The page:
My uncle was the first honourary Jew in my family. When you’re a pasta fed kid growing up in Nonantum where the streets are painted red, white, and green, and you and all your friends have at least one Anthony, Vincent, and Marie at home, walking through town can be a journey to a different culture. Uncle Robby was 10 when he discovered matzo ball soup. He’d ride his bike after supper and get a double dose of home-made nourishment from his new pals. That bike was the only thing dividing him from chunky and fatso those years. And it was his connection to a new world.
When Joshua and Eric had their bar mizvah celebrations, Robby danced the Hora like a real chosen person. His jealousy over becoming a man at the age of 13 evaporated thirty minutes into Joshua’s recitation from the Torah in Hebrew. Waiting two more years to be a Confirmed Catholic and not having to memorize anything seemed like a good deal.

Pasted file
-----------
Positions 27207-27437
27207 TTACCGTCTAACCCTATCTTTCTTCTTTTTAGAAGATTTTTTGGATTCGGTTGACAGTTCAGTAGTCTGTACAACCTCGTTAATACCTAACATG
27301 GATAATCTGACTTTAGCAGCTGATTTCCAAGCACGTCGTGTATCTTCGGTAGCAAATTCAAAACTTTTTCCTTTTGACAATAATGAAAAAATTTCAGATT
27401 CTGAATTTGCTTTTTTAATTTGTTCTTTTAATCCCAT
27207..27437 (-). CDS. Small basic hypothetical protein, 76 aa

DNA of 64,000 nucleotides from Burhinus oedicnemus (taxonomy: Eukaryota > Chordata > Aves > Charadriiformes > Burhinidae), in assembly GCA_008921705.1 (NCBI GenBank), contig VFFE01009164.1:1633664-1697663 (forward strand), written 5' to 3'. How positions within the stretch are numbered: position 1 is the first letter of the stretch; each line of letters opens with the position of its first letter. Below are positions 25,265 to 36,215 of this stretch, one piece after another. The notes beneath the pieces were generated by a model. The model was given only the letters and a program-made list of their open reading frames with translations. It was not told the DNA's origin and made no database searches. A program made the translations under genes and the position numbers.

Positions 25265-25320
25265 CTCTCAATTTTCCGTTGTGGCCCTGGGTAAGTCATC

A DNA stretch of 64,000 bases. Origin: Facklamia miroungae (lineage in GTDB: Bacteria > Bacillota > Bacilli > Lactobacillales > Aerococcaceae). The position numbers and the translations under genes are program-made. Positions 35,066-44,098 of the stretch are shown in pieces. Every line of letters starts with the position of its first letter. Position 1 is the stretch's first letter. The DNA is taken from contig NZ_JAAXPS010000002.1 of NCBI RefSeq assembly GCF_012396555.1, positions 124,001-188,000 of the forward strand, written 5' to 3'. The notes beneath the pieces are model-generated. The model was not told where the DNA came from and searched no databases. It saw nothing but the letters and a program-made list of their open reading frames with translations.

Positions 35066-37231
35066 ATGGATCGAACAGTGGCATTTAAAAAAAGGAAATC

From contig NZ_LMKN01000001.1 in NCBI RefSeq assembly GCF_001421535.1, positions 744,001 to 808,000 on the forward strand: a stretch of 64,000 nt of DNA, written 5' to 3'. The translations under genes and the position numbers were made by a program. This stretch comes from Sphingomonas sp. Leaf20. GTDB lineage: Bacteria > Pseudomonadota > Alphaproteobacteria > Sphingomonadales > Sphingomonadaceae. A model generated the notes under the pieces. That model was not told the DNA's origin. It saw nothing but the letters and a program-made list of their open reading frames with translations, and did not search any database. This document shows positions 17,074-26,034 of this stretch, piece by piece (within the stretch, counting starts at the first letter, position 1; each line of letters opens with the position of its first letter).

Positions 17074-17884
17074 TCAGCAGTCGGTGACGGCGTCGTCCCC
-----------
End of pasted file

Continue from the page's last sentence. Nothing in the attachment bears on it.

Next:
In 1970, Robby invited his friends over for a traditional holiday celebration. Ceramic mice scuttered up painted illuminated trees from Aunt Nicole’s pottery class, leaden tinsel hung from artificial branches, and amaretto was served while Dean Martin and Tony Bennet took turns on the record player. Along with rum cake, the food fest included a distinctly festive new treat. Latkes. With a sprinkle of Parmesan. Aunt Rose’s new favourite.
Happy Chanukah to all my friends and family! Wishing you light, love, and latkes.
(This essay was first published in December, 2017)